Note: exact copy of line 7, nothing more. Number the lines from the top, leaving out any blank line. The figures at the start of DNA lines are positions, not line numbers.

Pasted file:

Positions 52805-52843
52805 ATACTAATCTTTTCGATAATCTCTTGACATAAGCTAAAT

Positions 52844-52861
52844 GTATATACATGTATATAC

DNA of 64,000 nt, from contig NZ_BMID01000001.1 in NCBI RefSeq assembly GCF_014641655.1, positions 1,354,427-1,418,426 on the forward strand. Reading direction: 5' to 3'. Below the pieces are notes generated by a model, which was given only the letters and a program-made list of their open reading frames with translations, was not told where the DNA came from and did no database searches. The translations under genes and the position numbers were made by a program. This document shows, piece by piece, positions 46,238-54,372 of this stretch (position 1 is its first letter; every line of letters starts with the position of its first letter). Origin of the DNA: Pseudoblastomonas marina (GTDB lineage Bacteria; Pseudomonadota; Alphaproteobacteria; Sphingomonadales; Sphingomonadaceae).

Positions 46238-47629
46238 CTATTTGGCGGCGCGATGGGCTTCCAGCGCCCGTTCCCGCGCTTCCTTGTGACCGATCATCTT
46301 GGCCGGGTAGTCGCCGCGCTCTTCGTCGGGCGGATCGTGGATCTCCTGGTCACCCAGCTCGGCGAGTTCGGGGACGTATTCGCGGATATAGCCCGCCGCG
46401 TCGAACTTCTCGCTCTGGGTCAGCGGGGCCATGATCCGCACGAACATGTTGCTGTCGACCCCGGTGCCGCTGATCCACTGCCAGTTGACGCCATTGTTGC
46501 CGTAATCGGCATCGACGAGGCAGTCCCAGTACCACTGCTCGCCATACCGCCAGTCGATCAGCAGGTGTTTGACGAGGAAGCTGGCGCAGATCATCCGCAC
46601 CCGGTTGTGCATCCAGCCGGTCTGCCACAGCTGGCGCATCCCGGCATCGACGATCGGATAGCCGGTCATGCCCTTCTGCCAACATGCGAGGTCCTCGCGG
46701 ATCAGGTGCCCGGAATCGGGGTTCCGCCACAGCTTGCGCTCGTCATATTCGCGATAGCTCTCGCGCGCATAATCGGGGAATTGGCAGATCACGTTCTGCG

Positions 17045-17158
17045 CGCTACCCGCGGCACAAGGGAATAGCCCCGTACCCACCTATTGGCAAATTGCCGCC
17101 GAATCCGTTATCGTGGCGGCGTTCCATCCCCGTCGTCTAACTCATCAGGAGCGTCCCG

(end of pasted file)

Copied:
46238 CTATTTGGCGGCGCGATGGGCTTCCAGCGCCCGTTCCCGCGCTTCCTTGTGACCGATCATCTT